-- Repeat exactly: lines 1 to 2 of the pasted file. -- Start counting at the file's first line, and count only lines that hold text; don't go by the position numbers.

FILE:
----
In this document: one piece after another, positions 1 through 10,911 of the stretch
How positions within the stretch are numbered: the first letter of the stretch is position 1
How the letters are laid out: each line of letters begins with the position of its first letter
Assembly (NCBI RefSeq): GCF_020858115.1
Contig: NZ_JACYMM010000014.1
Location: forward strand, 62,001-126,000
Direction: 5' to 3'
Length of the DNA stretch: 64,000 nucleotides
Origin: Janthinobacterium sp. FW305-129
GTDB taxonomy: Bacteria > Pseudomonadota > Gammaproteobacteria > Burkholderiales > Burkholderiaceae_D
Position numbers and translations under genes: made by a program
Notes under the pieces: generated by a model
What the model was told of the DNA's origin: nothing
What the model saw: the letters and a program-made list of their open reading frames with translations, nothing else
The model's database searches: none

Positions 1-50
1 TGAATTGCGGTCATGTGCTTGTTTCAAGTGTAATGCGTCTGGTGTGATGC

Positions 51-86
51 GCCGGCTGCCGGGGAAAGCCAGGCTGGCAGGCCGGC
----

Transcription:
In this document: one piece after another, positions 1 through 10,911 of the stretch
How positions within the stretch are numbered: the first letter of the stretch is position 1